City workers drape a tarp over the statue of Confederate General Robert E. Lee in Emancipation park in Charlottesville, Va., Wednesday, Aug. 23, 2017. The move intended to symbolize the city's mourning for Heather Heyer, killed while protesting a white nationalist rally earlier this month. (AP Photo/Steve Helber)

City workers drape a tarp over the statue of Confederate General Robert E. Lee in Emancipation park in Charlottesville, Va., Wednesday, Aug. 23, 2017. The move intended to symbolize the city’s mourning for Heather Heyer, killed while protesting a white nationalist rally earlier this month. (AP Photo/Steve Helber)

If ever there was evidence to prove that the slippery slope is not always a logical fallacy, it is the far Left’s hysteria about Confederate monuments. I’m on record saying I support the removal of monuments honoring the Confederacy. I’ve always considered it an ugly part of America that insists on honoring a long defeated rebellion that happened—at least in part—because some men believed they had the right to own other men. If we support the idea that those men deserve the same honor as those fought to end slavery we’re sending the same sort of message President Trump did when he claimed there were “fine people” on both sides of the clash between neo-nazis, the KKK and the left wing extremists of Antifa.

The extremists on the far Left will never be satisfied by the removal of a statue though. The slippery slope is very real in their case. Already they are sliding into the idiotic with claims that USC’s mascot’s horse is a sign of white supremacy because it has the same name as the horse of a Confederate general. ESPN felt it would be too controversial for a sportscaster named Robert Lee to call a University of Virginia football game. Now there are rumblings about our national anthem being racist because of a cryptic lyric in a stanza the existence of which most people are unaware.

No matter where we draw the line the Left won’t stop. We will always be on the slippery slope no matter what we do. That doesn’t mean we aren’t responsible for drawing the line in the right place. The impulse is understandable, but making a stand for no other reason than to say “no” to the Left is an irresponsibly thought-deficient approach to an issue. Logically speaking it is not much better than when leftists suspend students for pointing finger guns. Knee-jerk zero tolerance policies are silly regardless of which side is using them.

We’re making a mistake if the line we won’t cross is the removal of statues that honor those on the wrong side of history. (People using that phrase to define their contemporaries is just demagoguery, but I think it’s safe to say those who would have perpetuated slavery were in fact on the wrong side.) When many of these statues and monuments were put up as defiant statements against the equal rights America was intended to embody we’re drawing the line in the wrong place.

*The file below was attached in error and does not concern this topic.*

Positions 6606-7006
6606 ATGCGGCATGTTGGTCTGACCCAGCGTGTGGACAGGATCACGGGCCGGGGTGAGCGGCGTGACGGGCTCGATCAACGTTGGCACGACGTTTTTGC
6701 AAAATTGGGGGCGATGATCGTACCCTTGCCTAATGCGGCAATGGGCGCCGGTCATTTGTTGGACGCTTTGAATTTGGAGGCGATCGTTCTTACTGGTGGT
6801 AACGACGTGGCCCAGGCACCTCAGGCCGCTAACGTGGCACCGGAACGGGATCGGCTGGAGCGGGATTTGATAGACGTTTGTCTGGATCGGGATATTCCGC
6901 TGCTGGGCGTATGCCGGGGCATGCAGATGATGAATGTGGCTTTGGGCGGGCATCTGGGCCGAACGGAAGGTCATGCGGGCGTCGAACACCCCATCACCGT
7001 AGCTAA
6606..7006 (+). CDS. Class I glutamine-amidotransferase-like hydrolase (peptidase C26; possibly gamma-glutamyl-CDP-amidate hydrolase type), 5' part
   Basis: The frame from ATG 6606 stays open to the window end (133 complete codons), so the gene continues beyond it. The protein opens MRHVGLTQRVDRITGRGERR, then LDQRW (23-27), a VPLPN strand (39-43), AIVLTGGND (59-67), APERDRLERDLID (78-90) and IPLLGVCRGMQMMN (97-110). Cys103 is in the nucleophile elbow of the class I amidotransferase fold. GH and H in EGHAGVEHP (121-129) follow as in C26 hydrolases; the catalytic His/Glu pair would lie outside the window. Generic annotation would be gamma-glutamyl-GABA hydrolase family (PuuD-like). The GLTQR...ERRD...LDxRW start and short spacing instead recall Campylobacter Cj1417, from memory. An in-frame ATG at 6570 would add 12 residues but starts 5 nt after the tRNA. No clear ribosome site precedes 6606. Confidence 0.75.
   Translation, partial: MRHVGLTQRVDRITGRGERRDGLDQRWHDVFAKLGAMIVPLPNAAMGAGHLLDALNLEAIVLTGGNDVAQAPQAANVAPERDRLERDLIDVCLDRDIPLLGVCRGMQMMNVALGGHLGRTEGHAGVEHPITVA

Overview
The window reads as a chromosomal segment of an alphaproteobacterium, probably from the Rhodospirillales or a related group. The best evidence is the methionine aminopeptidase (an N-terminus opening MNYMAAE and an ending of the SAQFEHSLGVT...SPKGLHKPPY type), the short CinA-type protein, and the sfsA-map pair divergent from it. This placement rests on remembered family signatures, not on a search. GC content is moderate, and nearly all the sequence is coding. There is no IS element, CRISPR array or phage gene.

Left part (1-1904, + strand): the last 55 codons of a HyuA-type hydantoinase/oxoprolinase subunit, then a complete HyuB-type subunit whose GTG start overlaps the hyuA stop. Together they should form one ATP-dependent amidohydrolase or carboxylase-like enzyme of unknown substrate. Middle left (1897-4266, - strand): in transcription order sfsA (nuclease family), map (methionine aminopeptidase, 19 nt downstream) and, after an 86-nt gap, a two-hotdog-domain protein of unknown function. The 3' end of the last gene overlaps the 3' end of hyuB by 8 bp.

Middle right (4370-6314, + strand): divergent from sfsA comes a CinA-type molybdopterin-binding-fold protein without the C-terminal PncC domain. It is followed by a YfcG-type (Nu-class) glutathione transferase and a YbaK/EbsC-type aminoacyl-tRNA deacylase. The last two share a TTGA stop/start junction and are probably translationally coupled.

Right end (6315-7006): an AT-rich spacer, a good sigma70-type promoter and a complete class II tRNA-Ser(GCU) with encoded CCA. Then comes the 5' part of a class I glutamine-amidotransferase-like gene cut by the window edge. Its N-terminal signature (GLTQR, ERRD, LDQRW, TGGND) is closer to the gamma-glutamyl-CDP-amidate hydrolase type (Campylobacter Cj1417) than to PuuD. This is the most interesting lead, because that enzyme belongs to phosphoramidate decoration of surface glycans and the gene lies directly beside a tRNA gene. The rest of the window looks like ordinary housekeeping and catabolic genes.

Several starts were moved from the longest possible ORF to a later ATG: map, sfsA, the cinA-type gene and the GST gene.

If the only consideration is rejecting everything the far Left wants and accepting everything they oppose we are wasting our time. Politics should be more than just getting your licks in while the pendulum of power is swinging to your side. Fighting to keep public monuments that offend and alienate people who might not otherwise identify with the Left on all issues is detrimental to the cause of liberty. It’s a stupid hill to die on. It could be an opportunity to disprove stereotypes instead of reinforcing them. The political Manichaeism* currently driving those who only want to “beat the Left” is short sighted and simplistic.

Removing statues or building names does not erase history. People learn history from books, not from bronze statues of bearded guys on horses. Statues don’t exist just to place a person in the historical record. They exist to give honor to that person. Martin Luther King only recently was given a memorial statue in Washington, D.C. I doubt it significantly increased the number of people who are aware of his existence and historical significance.

Statues and memorials are a statement that those whose likenesses they bear are extraordinary examples of humanity. Penn State erected a statue of Coach Joe Paterno to honor his service as their head football coach and a friend of the university. They took it down when it became known that he turned a blind eye to child molestation by his assistant coach Gerry Sandusky. The university decided that honoring Paterno with a statue sent the wrong message. As Americans we have to decide what message we are sending.

Do we wantto tell possibly persuadable people that since they don’t want to honor the Confederacy they are our enemy while we needlessly appear to embrace those whom we really should reject entirely?

The Left isn’t interested in “erasing” history anyway. If the history reflects badly on America—as the Confederacy does—then erasing it would deprive them of a weapon. The extreme Left’s primary interest is erasing America itself. The Left wants to end your right to free expression, your right to bear arms, and your right to self governance. Keeping statues of Confederates does nothing to thwart those goals.

The Left are totalitarians and hypocrites. (Note that they are not protesting the the state of West Virginia, half of which bears the name of former KKK leader Senator Robert Byrd.) Imitating them under a different banner is no solution.

*h/t Boris Zelkin for that analogy